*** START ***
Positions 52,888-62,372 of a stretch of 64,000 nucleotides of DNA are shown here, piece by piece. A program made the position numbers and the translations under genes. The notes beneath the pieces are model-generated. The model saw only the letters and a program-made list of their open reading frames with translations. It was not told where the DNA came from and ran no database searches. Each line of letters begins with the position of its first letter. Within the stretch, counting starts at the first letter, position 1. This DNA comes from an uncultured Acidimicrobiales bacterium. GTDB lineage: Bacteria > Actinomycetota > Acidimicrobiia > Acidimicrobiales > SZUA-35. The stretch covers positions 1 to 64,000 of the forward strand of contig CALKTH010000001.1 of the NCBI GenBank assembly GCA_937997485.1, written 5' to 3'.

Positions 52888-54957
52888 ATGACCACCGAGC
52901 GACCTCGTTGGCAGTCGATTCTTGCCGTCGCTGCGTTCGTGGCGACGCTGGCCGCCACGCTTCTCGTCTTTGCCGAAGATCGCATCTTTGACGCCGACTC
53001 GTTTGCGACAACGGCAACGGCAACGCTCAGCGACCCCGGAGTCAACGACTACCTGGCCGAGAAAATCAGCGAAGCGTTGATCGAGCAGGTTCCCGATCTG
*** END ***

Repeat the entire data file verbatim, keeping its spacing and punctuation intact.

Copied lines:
Positions 52,888-62,372 of a stretch of 64,000 nucleotides of DNA are shown here, piece by piece. A program made the position numbers and the translations under genes. The notes beneath the pieces are model-generated. The model saw only the letters and a program-made list of their open reading frames with translations. It was not told where the DNA came from and ran no database searches. Each line of letters begins with the position of its first letter. Within the stretch, counting starts at the first letter, position 1. This DNA comes from an uncultured Acidimicrobiales bacterium. GTDB lineage: Bacteria > Actinomycetota > Acidimicrobiia > Acidimicrobiales > SZUA-35. The stretch covers positions 1 to 64,000 of the forward strand of contig CALKTH010000001.1 of the NCBI GenBank assembly GCA_937997485.1, written 5' to 3'.

Positions 52888-54957
52888 ATGACCACCGAGC
52901 GACCTCGTTGGCAGTCGATTCTTGCCGTCGCTGCGTTCGTGGCGACGCTGGCCGCCACGCTTCTCGTCTTTGCCGAAGATCGCATCTTTGACGCCGACTC
53001 GTTTGCGACAACGGCAACGGCAACGCTCAGCGACCCCGGAGTCAACGACTACCTGGCCGAGAAAATCAGCGAAGCGTTGATCGAGCAGGTTCCCGATCTG